The week of Monday November 5 to Friday November 9 is Stress Awareness week in the UK, with Wednesday November 7 dedicated as Stress Awareness day.
This awareness campaign is organised and promoted by the International Stress Management Association (ISMA), a charity which promotes stress prevention and wellbeing and is the leading professional body for both workplace and personal stress management.
The fact this awareness ‘week’ is just five days long and runs from Monday to Friday is significant as the main focus of the week is “to reduce stress and enhance well-being and performance at work.”
And its focus is certainly a necessary one. HSE’s Work-related Stress, Depression or Anxiety Statistics in Great Britain 2017 report identified that in 2016/17, 526,000 workers suffered from new or long-standing episodes of work-related stress, depression or anxiety. This translated into 12.5 million working days being lost.
According to the HSE, work-related causes of stress-related illness include:
- 8% Changes at work
- 13% Violence, threats or bullying
- 44% Workload
- 14% Lack of support
- 21% Other reasons – includes elements such as role uncertainty, professional development and specific traumatic events, complications arising from other health conditions in workplace, such as lack of reasonable adjustments
Meanwhile, ISMA’s own Stress Awareness Survey 17/18 identified that although work-related stress is experienced by 94% of people, just 32% are able to talk to their managers about this – a statistic which echoes the HSE’s findings that lack of managerial support is one of the primary causes of work-related stress.
Industries identified as having higher than average prevalence rates of work-related stress include public admins and defence, education and human health and social work activities.
Symptoms of stress
Symptoms of stress manifest in different ways across different individuals and, in the workplace, can have two opposing effects.
- For some, the symptoms of work-related stress can lead to a complete shut down from actually being at work, a situation which can lead to management accusations of “absenteeism”, another source of stress for an unwell employee.
- For others, the symptoms of work-related stress lead to a situation known as “presenteeism.” This occurs when stress is exacerbated by the idea of being off work (or outside pressure to remain at work), so employees remain consistently present despite acute stress, such as anxiety, resulting in work being unproductive and even more stressful.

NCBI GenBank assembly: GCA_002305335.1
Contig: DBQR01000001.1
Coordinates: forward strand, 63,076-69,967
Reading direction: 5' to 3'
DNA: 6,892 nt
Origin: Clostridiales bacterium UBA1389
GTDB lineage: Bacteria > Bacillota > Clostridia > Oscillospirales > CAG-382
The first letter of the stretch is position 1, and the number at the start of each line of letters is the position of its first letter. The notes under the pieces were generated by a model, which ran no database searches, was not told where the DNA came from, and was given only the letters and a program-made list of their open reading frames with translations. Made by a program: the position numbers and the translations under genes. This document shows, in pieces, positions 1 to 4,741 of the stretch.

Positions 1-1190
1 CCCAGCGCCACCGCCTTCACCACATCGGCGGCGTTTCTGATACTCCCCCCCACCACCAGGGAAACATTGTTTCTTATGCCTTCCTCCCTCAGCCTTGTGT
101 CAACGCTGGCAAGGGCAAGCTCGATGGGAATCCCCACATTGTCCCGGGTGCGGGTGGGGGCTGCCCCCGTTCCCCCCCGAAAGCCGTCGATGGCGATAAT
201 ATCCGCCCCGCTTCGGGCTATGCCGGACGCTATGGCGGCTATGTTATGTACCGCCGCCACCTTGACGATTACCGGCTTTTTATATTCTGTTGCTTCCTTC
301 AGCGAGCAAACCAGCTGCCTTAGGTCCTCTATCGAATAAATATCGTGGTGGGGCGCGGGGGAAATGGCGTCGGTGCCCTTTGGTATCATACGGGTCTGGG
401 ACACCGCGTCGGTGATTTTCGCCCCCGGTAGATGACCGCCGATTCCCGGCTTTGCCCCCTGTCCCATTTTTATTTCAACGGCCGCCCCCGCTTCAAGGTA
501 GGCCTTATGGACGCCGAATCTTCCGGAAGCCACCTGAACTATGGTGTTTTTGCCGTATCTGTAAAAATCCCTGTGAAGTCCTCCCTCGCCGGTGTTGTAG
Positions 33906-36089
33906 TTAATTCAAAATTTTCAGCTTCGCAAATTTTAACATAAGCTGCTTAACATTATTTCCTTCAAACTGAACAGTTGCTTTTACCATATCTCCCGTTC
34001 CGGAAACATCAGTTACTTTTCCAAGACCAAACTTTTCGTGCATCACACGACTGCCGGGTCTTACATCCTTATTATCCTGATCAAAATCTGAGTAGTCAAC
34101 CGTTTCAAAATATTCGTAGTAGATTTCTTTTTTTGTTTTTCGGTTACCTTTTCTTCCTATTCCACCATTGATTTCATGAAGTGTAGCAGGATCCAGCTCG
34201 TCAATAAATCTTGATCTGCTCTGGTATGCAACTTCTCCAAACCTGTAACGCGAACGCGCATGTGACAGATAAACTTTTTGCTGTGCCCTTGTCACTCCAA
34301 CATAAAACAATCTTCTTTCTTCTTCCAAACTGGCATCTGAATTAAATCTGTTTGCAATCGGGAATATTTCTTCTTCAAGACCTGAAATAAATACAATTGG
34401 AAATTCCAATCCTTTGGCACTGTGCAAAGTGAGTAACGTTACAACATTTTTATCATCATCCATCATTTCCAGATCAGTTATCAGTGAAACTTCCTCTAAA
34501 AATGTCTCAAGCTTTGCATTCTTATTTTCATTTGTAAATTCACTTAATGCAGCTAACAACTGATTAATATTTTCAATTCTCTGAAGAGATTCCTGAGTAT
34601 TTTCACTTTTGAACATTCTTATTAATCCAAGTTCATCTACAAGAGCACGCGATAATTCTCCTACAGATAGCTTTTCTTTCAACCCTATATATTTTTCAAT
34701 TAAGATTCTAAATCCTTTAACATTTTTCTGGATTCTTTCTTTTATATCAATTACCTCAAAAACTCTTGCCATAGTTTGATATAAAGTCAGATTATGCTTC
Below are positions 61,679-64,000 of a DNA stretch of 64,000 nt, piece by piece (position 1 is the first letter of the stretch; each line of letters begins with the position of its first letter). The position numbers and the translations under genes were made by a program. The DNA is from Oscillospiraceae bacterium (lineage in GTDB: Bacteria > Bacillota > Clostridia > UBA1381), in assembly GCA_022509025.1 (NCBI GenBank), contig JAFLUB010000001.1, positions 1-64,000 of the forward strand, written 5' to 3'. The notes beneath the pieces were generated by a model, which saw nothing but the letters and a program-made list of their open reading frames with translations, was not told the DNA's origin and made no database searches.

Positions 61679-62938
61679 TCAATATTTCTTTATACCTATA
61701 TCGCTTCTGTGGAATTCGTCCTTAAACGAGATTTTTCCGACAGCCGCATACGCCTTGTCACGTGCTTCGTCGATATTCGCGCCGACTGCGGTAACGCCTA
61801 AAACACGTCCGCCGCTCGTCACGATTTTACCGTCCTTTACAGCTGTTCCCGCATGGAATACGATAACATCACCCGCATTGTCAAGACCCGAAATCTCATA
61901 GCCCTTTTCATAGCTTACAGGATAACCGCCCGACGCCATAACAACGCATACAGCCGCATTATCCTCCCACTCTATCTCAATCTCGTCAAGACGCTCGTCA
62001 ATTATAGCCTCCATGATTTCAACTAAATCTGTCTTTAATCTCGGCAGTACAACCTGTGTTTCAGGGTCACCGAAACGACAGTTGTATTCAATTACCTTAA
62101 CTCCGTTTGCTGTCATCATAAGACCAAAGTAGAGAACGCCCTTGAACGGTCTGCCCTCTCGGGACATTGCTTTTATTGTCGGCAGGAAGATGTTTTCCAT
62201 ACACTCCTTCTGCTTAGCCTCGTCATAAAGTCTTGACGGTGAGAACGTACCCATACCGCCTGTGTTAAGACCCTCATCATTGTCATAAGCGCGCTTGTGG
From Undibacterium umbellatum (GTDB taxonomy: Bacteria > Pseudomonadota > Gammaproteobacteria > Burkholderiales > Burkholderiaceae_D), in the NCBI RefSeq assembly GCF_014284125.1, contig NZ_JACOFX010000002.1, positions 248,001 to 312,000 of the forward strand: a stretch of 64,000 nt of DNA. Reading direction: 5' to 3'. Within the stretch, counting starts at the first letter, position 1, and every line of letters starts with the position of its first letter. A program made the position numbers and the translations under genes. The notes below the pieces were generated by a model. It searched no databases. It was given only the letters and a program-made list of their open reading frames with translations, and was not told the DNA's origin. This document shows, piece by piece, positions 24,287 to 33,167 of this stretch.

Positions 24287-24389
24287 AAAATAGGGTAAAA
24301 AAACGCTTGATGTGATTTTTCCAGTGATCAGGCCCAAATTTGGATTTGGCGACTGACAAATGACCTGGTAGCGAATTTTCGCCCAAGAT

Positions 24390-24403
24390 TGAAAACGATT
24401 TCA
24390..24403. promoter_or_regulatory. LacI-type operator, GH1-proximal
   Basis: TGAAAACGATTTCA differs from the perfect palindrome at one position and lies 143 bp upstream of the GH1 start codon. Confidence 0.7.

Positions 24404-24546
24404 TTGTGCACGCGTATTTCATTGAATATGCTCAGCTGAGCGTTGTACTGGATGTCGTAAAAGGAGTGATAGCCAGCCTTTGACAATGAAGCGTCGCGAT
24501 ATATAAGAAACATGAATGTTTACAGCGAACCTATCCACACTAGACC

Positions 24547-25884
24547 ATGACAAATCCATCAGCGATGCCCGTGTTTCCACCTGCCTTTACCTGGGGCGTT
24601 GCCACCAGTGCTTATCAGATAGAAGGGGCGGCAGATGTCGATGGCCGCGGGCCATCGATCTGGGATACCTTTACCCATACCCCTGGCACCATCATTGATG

ISMA’s How to Identify Stress (pdf download) identifies that stress symptoms affect people in four ways, and usually across all four to a lesser or greater degree, depending on the person and situation:
It’s often the case that no single symptom occurs in isolation, often ‘smaller’ clusters of symptoms will appear. These are the kinds of symptoms we tend to rationalise away for ourselves as being ‘an off day’ – an action which itself can exacerbate symptoms of depression and anxiety because many of us feel ‘at fault’ for experiencing them. Such clusters accumulate until the overall symptoms of stress become acute and overwhelming.
The aim of Stress Awareness Week is to widen awareness of the cause and effects of stress – in and out of the workplace – and to promote strategies for wellbeing. Importantly it also aims to equip employers and employees alike with compatible strategies to reduce workplace stress. 2018’s week will also focus on the role of technology in adding stress, with the theme Does Hi-Tech cause Hi-Stress?
But whatever the cause, managing stress is all about minimising pressure and managing symptoms, so whether you’re an employee or employer, or whether stress is a concern outside of the workplace, knowing where to find support can be crucial.
Where to find support
International Stress Management Association: The ISMA website offers many free resources and materials to download. These aim to help and inform both those suffering from stress, as well as the workplace managers who want to better support their staff.
General NHS: NHS Mental Health Helplines list
Health in Mind East Sussex: This local service for stress, anxiety and depression includes access to free courses running in local areas.
Rye library: our local library is currently part of a national health campaign Reading Well, which promotes reading as a way to support mental health and well-being. The scheme, endorsed by NHS England, means that Rye library currently offers a display of leaflets and books which are ‘prescribed’ reading. These are boks chosen by health experts and people living with a range of conditions, including stress, depression and anxiety.
Image Credits: Pxhere.com https://pxhere.com/en/photo/700451.